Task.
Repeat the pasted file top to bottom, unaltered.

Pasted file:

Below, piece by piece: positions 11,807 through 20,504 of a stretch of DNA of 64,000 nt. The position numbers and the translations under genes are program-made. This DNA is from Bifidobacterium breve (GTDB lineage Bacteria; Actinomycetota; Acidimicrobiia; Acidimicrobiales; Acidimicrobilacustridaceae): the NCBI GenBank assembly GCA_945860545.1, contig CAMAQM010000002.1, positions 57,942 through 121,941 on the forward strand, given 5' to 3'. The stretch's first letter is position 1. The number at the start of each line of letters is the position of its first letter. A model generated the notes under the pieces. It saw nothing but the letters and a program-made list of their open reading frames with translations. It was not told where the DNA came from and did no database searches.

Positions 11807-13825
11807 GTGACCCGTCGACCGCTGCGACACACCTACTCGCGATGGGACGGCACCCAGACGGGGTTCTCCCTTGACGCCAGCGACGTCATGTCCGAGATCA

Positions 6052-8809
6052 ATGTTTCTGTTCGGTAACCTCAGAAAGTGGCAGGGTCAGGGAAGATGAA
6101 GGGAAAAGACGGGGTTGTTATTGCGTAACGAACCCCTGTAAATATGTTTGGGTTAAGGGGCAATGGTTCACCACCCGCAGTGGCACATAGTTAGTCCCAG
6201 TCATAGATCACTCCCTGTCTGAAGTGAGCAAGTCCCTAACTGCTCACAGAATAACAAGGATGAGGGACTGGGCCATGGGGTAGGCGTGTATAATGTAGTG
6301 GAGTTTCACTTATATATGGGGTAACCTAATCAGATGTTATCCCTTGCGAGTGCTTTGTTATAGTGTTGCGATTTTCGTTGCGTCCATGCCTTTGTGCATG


Below, piece by piece: positions 11,807 through 20,504 of a stretch of DNA of 64,000 nt. The position numbers and the translations under genes are program-made. This DNA is from Bifidobacterium breve (GTDB lineage Bacteria; Actinomycetota; Acidimicrobiia; Acidimicrobiales; Acidimicrobilacustridaceae): the NCBI GenBank assembly GCA_945860545.1, contig CAMAQM010000002.1, positions 57,942 through 121,941 on the forward strand, given 5' to 3'. The stretch's first letter is position 1. The number at the start of each line of letters is the position of its first letter. A model generated the notes under the pieces. It saw nothing but the letters and a program-made list of their open reading frames with translations. It was not told where the DNA came from and did no database searches.

Positions 11807-13825
11807 GTGACCCGTCGACCGCTGCGACACACCTACTCGCGATGGGACGGCACCCAGACGGGGTTCTCCCTTGACGCCAGCGACGTCATGTCCGAGATCA

Positions 6052-8809
6052 ATGTTTCTGTTCGGTAACCTCAGAAAGTGGCAGGGTCAGGGAAGATGAA
6101 GGGAAAAGACGGGGTTGTTATTGCGTAACGAACCCCTGTAAATATGTTTGGGTTAAGGGGCAATGGTTCACCACCCGCAGTGGCACATAGTTAGTCCCAG
6201 TCATAGATCACTCCCTGTCTGAAGTGAGCAAGTCCCTAACTGCTCACAGAATAACAAGGATGAGGGACTGGGCCATGGGGTAGGCGTGTATAATGTAGTG
6301 GAGTTTCACTTATATATGGGGTAACCTAATCAGATGTTATCCCTTGCGAGTGCTTTGTTATAGTGTTGCGATTTTCGTTGCGTCCATGCCTTTGTGCATG